False in one particular, false in everything. This principle of Roman law is still respected and has been appropriated by other disciplines. The concept is that if a witness has been shown to lie in one particular respect in a case, he is not to be trusted in anything else he says. This is why it is important for attorneys to impeach opposing witnesses in court: it discredits the rest of their testimony. The object behind the principle is to reject questionable testimony (even if it might be true) before accepting falsehood into evidence.

The legal principles of interrogating witnesses have been drawn into the task of evaluating historical sources. Just as a witness in court can be impeached by being shown to have lied, an historical source likewise loses much of its authority if its author can be shown to have deliberately falsified something--how can we trust an author concerning fact X when we know him to have lied about fact Y? Such an author may corroborate something a better witness says, but has forfeited our trust where he speaks without corroboration.

So, too, a manuscript bearing copies of ancient works is called a witness: not to a crime, obviously, nor to a contract, nor to historical facts, but rather to an earlier version of its text. Many of the same principles have been drawn into this field as well. A manuscript which contains many errors or bad readings (for example, a simpler phrase replacing a more difficult one which the scribe did not understand, or frequent spelling blunders) cannot be trusted without corroboration from an independent manuscript (i.e., one which is neither its copy nor its descendent).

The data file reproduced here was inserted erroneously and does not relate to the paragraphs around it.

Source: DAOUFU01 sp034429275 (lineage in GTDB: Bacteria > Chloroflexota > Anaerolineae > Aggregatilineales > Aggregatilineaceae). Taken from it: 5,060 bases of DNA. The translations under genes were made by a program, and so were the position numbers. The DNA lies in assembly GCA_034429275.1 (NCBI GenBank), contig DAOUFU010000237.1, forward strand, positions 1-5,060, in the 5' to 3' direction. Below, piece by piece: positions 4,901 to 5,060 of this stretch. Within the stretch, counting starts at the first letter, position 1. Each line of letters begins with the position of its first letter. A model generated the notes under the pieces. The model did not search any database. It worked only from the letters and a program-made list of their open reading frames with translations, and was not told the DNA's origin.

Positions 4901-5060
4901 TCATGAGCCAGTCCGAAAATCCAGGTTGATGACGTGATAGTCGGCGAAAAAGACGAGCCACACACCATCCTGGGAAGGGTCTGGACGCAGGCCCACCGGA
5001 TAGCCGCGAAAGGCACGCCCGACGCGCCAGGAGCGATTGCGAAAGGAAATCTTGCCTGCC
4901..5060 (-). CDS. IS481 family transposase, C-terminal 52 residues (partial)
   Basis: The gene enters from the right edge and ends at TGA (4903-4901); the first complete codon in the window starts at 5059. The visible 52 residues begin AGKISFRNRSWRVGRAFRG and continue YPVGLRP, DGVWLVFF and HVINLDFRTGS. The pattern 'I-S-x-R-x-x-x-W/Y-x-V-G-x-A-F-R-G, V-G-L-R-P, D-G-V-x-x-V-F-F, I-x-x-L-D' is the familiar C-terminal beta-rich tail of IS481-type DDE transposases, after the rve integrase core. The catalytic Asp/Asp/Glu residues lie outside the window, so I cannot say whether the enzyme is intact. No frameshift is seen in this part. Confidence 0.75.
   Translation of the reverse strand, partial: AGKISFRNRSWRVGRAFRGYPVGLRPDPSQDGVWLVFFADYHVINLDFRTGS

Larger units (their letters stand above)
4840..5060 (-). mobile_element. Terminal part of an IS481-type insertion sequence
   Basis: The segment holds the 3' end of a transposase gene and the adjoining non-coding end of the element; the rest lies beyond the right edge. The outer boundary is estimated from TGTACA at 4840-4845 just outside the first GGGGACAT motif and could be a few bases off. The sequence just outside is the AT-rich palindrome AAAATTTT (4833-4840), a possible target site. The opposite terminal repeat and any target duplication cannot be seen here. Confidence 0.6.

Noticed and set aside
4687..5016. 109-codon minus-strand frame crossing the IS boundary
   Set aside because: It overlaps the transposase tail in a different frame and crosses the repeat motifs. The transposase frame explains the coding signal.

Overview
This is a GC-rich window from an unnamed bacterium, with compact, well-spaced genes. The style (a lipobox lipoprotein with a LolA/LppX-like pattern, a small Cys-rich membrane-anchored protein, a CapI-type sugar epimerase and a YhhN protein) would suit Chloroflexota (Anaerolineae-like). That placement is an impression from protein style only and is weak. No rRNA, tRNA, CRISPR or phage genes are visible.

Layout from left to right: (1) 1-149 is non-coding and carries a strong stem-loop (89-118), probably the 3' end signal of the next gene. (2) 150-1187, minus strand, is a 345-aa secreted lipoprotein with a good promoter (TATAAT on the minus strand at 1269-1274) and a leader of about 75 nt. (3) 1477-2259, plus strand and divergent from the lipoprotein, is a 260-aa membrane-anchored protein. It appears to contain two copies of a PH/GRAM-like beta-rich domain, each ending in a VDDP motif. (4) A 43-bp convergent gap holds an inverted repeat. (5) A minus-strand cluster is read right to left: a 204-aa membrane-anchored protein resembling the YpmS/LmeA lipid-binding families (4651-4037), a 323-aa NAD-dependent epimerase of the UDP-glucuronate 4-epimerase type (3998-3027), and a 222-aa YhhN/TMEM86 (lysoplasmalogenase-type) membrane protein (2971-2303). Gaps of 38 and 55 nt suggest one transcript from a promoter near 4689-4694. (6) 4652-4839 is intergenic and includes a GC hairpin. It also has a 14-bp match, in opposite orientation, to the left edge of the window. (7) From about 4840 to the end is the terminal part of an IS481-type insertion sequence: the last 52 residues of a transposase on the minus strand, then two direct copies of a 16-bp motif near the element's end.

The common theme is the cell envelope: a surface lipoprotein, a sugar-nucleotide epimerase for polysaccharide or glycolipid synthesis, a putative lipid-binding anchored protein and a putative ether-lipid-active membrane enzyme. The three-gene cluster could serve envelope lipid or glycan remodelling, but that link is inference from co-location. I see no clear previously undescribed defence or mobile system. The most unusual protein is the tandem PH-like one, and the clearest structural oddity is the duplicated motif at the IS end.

A related concept is testis unus, testis nullus (one witness is no witness), q.v. This is what gives the impeachment of corroborating witnesses its bite. If you have one witness of something, you are mired in the old "he said, she said" problem. This principle is weaker in historical source criticism, because sometimes we have only one source, and we have to make the best of it. In the study of manuscripts, one independent witness often summons forth an editor's attempts to amend troubled patches of text with superior readings. This is at best a plausible guess, though papyrus discoveries occasionally confirm such speculation.

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